But, according to a new study in the Journal of Marketing Research, paying off your smallest debts first can provide the motivation you need to successfully pay off even the most burdensome financial debts. “Winning what are known as ‘small victories’ by paying off small debts first can give consumers a real boost in eventually paying off all their debts,” write authors Alexander L. Brown and Joanna N. Lahey (both from Texas A&M University). “The reason is that meeting a small goal provides the motivation to then meet a larger goal.”
Play with different ways to solve money problems
This is the most interesting thing I’ve learned all week: the best way to solve problems is to play with them, like a cat plays with a ball of string. Look at your financial problems from all angles. Be curious. Be open to different ways to problem solve your money crisis. Don’t dismiss certain ideas as ridiculous or impossible until you’ve explored them a little.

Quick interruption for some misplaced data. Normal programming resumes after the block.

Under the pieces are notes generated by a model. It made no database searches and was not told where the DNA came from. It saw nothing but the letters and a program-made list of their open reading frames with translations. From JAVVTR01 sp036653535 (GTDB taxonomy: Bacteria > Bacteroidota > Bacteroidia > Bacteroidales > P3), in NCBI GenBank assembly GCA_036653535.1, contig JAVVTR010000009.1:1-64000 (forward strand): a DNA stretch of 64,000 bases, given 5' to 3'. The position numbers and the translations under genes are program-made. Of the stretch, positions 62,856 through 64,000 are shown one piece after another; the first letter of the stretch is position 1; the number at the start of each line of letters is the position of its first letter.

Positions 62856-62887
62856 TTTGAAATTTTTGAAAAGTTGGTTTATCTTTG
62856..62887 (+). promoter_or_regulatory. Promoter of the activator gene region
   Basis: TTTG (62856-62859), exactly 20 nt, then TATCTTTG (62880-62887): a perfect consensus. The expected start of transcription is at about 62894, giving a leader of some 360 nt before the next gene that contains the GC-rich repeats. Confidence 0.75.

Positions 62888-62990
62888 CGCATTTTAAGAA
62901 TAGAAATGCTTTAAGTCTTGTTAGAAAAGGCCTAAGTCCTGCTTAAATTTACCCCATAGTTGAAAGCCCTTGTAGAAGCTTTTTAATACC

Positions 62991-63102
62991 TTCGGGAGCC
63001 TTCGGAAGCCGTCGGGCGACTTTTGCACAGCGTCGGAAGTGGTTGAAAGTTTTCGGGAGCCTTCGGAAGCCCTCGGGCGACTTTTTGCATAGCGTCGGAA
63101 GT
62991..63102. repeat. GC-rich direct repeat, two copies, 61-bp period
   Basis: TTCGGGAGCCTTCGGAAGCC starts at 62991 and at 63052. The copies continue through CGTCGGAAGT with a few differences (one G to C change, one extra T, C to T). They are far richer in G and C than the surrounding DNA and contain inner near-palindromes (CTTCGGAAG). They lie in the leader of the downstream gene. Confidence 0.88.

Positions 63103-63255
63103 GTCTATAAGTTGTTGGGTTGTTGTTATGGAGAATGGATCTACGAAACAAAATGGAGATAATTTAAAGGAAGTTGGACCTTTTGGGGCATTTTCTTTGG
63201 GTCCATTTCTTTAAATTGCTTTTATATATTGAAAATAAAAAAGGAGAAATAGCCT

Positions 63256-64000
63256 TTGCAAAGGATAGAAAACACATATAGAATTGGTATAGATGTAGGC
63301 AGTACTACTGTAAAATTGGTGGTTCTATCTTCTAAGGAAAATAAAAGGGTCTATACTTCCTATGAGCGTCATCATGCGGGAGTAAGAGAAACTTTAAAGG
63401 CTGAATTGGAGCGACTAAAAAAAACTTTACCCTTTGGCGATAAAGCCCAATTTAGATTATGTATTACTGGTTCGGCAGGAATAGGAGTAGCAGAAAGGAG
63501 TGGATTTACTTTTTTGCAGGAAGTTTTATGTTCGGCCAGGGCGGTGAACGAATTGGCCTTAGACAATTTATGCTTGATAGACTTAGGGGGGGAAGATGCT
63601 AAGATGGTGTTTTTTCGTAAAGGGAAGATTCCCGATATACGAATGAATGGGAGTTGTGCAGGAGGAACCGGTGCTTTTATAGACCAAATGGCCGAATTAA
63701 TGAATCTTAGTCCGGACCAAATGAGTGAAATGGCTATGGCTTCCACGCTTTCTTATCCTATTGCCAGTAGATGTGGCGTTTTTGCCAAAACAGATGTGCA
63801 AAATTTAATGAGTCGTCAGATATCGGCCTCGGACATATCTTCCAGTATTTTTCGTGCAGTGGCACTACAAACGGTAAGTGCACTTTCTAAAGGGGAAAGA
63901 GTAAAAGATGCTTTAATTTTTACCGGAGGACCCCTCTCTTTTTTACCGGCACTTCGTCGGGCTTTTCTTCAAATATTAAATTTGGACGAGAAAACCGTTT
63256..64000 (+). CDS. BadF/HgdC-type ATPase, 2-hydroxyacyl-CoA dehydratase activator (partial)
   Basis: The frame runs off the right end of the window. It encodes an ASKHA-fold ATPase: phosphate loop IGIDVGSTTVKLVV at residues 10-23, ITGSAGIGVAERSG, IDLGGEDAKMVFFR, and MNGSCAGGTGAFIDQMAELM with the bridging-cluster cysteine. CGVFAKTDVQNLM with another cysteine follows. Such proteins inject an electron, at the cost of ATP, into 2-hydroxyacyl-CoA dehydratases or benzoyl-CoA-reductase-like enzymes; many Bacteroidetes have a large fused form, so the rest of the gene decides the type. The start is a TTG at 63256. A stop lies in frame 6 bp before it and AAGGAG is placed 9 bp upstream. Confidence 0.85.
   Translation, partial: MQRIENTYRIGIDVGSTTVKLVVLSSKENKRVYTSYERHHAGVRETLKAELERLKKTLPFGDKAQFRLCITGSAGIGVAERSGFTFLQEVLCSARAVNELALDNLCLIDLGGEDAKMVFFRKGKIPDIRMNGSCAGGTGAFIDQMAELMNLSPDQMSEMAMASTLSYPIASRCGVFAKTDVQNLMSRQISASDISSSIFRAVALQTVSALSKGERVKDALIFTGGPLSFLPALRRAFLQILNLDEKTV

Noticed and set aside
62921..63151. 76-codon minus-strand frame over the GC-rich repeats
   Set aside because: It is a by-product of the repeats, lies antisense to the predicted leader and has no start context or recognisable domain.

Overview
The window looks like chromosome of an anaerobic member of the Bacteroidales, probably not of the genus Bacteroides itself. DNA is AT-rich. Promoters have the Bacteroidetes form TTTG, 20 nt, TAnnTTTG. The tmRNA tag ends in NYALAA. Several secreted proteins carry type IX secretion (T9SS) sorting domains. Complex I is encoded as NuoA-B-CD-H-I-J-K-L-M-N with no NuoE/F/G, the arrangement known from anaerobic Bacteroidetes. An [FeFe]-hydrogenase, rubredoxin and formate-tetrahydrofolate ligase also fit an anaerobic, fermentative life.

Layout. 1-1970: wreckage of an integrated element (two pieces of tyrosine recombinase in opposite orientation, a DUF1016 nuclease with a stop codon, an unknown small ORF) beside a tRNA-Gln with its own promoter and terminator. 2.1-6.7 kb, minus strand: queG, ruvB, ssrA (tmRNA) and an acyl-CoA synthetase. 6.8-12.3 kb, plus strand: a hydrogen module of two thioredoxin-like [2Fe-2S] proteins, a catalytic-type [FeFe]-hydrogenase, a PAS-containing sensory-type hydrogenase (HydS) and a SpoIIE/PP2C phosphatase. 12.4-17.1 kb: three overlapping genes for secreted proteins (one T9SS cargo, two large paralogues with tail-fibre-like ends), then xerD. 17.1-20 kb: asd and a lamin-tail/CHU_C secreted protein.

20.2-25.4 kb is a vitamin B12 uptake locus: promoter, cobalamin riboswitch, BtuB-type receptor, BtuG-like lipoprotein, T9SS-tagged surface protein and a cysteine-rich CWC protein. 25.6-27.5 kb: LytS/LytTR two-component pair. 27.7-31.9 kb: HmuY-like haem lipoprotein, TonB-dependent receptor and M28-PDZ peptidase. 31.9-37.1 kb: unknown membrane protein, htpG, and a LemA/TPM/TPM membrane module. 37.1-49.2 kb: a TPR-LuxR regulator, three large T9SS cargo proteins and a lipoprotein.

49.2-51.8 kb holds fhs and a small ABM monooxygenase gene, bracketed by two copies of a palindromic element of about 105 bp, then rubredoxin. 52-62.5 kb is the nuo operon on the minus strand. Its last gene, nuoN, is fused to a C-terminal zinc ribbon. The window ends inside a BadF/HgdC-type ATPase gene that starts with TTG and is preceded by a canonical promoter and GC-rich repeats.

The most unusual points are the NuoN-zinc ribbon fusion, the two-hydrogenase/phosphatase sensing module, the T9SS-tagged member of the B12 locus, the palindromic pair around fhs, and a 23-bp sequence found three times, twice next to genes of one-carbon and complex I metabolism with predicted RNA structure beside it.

Ask questions such as, “What if we sold the house to deal with our money problems, and moved to Kansas because it’s cheaper than living in New York City?” and “What if I declare financial bankruptcy and go on Social Assistance for a few months while I figure out what to do with my life?”
Humble yourself, and ask everyone you know how they deal with money problems. I guarantee you’ll learn a few surprising things about the people you thought you knew well…and you’ll see you’re not alone. Everyone has money problems at one time or another. The key is being open to learning how to deal with your money problems without feeling ashamed or afraid of asking for help.
Don’t lose hope when you’re dealing with money problems
You WILL find your way out of this financial mess. You WILL come through this stronger, smarter, and more courageous than you were before. You WILL survive! If you have God, you have what it takes to deal with anything life throws at you. Believe. Trust. Move forward in confidence, with faith and hope.
If you’re recently separated or divorced, read How to Manage Money After Divorce.
I welcome your thoughts on dealing with problems with money below. I can’t offer advice, but it may help you to share your experience. Remember that secrets lose their power when they’re exposed.
“If plan A fails, remember there are 25 more letters.” –Chris Guillebeau.